Jillian Tamaki’s SuperMutant Magic Adademy is a webcomic that’s been running since 2010. So that means that for the last five years I’ve been missing out on what are some of the coolest and hilarious comics I have ever read.
The title gives you the premise. We follow a group of mutant adolescents as they deal with the normal stuff: friends, high school politics, D&D game nights, special abilities, awkward relationships, and the occasional existential disintegration of your soul. It’s fun. And it’s honest.
It’s real. My teen years were confusing and exploratory. I dealt with heartbreak, hormones, and GPA induced anxiety. I thought the world would end every day and that every teacher somehow was out to get me. My friends were all weird, my parents were the worst, and my siblings were embarrassing. SMMA takes my teen years and shows me that they’re nothing to be ashamed of. What’s beautiful is that this comic is a celebration of that time, where each character exploits the ill-informed ideals from our youth and turns them back on us, whether it’s Cheddar and his failure to understand how uncool he is or Trixie clinging onto whatever kind of hope she has of being a normal girl. There’s more than that too. The characters on the page are so complex that it takes more than one strip to define them. It’s wonderful. It’s as if Tamaki drew my friends and me into a comic and messed with our DNA. I love this comic so much.
Tamaki’s voice reads so loud and clear, you’d think she was re-enacting every comic for you like some kind of odd variety show. Each strip comes from a place beyond the punchline or thought, a place where Tamaki is the most comfortable in her storytelling, writing about melodramatic teenagers with all their whacked out idiosyncrasies and exploring the cruelty of that time in life in a way that makes us both laugh and cry.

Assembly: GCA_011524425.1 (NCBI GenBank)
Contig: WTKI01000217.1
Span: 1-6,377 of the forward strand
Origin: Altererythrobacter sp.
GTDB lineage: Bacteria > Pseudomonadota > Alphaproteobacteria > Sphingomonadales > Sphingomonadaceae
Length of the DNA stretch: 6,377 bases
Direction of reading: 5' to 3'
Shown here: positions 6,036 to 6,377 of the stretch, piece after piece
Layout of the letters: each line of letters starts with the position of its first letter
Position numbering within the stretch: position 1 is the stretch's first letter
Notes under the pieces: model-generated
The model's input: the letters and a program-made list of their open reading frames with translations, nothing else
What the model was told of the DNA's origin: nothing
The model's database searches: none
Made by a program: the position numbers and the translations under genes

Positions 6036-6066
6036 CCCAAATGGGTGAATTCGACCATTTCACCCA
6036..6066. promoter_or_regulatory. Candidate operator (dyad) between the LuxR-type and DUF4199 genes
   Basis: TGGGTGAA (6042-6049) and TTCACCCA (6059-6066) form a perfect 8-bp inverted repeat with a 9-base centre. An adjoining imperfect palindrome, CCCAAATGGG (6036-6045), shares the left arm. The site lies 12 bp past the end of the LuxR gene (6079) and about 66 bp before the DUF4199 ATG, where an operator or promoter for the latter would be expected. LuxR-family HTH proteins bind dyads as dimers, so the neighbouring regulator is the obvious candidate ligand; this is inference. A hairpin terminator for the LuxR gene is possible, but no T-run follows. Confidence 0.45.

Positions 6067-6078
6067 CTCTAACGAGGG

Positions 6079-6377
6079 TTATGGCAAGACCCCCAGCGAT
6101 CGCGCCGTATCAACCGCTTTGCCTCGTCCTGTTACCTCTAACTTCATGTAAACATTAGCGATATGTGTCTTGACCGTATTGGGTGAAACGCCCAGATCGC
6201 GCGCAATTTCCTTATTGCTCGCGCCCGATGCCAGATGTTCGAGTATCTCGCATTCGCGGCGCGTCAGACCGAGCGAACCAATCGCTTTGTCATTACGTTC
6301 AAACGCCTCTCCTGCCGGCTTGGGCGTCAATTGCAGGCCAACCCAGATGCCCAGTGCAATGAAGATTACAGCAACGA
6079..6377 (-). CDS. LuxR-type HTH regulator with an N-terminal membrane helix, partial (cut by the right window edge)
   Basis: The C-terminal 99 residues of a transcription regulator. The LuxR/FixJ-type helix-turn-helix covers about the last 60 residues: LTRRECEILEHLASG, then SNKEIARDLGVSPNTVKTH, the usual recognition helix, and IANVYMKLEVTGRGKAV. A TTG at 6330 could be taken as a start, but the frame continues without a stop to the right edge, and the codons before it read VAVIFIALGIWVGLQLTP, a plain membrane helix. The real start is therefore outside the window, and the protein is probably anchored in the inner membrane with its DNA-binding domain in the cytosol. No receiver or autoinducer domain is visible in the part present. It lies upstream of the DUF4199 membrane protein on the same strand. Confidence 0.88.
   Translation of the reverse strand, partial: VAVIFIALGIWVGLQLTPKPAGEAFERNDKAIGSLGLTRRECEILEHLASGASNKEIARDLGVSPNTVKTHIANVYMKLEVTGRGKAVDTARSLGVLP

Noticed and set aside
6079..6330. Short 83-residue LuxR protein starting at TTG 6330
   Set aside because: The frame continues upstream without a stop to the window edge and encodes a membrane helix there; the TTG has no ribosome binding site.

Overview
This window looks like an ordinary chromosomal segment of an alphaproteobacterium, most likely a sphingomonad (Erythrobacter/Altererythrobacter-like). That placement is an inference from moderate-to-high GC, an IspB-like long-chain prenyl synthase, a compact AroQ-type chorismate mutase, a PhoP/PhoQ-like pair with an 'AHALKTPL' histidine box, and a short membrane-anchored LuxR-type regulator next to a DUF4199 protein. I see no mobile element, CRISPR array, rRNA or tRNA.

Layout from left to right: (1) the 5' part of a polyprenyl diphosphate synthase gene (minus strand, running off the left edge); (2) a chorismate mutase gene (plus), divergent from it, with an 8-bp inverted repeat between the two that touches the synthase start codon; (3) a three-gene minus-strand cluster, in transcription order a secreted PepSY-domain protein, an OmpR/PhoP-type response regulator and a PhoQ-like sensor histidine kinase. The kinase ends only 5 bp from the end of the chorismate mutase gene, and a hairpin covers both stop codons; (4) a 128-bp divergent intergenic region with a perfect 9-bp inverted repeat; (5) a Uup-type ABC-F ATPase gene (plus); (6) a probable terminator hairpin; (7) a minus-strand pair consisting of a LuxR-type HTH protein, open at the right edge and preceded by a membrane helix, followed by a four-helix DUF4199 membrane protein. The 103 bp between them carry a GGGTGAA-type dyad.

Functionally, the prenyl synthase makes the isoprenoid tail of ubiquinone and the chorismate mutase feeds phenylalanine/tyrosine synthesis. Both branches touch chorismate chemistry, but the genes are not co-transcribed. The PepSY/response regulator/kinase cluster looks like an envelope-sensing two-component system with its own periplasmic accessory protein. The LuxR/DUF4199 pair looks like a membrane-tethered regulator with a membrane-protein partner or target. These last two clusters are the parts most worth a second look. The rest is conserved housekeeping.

And then there are her illustrations. I’m not very good on critiquing art but I will say this: they’re magic. They take me back to the newspaper comic strips I loved reading as a kid combined with a modern comic book format. Her art style isn’t anything near simple which I was really tempted to describe it as. No. It’s skillful. It doesn’t detract from the writing, but enhances it, creates more depth and mood than the dialogue could. I say it’s skillful because the art is never overwhelming. It shares the spotlight when it could easily take it all for itself. Balanced is the word I’m looking for, I think. A majority of the time, the comic strips are in plain black and white and that’s perfect. Weren’t our adolescent years kind of bleak anyway?
What’s great is that Drawn and Quarterly published a collected edition with over 200 strips and short 44 page story all the way in the back that is so good it’s not even funny (but it is). If you haven’t picked it up already, you should consider it. You’ll find yourself coming back to it often, especially when reminiscing on the old days when you thought you were smarter than everyone else.
Also, this is my favorite one:
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